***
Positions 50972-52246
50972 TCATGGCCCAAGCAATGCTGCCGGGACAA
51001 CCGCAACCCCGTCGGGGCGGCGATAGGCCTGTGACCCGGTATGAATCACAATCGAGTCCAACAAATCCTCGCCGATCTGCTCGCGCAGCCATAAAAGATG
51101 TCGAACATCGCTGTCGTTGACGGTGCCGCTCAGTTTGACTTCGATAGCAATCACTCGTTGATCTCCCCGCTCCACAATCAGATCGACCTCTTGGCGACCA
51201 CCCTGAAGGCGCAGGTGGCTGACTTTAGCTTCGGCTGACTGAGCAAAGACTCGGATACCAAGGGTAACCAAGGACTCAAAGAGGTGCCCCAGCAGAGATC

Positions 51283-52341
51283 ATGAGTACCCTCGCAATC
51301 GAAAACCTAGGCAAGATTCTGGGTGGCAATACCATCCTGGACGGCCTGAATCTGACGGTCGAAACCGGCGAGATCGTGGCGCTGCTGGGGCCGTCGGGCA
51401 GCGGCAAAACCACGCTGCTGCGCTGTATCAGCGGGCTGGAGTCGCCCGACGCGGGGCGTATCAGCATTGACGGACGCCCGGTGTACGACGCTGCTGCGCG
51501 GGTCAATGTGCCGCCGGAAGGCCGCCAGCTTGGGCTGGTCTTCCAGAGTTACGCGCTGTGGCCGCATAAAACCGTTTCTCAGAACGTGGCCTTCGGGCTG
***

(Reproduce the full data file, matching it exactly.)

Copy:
Positions 50972-52246
50972 TCATGGCCCAAGCAATGCTGCCGGGACAA
51001 CCGCAACCCCGTCGGGGCGGCGATAGGCCTGTGACCCGGTATGAATCACAATCGAGTCCAACAAATCCTCGCCGATCTGCTCGCGCAGCCATAAAAGATG
51101 TCGAACATCGCTGTCGTTGACGGTGCCGCTCAGTTTGACTTCGATAGCAATCACTCGTTGATCTCCCCGCTCCACAATCAGATCGACCTCTTGGCGACCA
51201 CCCTGAAGGCGCAGGTGGCTGACTTTAGCTTCGGCTGACTGAGCAAAGACTCGGATACCAAGGGTAACCAAGGACTCAAAGAGGTGCCCCAGCAGAGATC

Positions 51283-52341
51283 ATGAGTACCCTCGCAATC
51301 GAAAACCTAGGCAAGATTCTGGGTGGCAATACCATCCTGGACGGCCTGAATCTGACGGTCGAAACCGGCGAGATCGTGGCGCTGCTGGGGCCGTCGGGCA
51401 GCGGCAAAACCACGCTGCTGCGCTGTATCAGCGGGCTGGAGTCGCCCGACGCGGGGCGTATCAGCATTGACGGACGCCCGGTGTACGACGCTGCTGCGCG
51501 GGTCAATGTGCCGCCGGAAGGCCGCCAGCTTGGGCTGGTCTTCCAGAGTTACGCGCTGTGGCCGCATAAAACCGTTTCTCAGAACGTGGCCTTCGGGCTG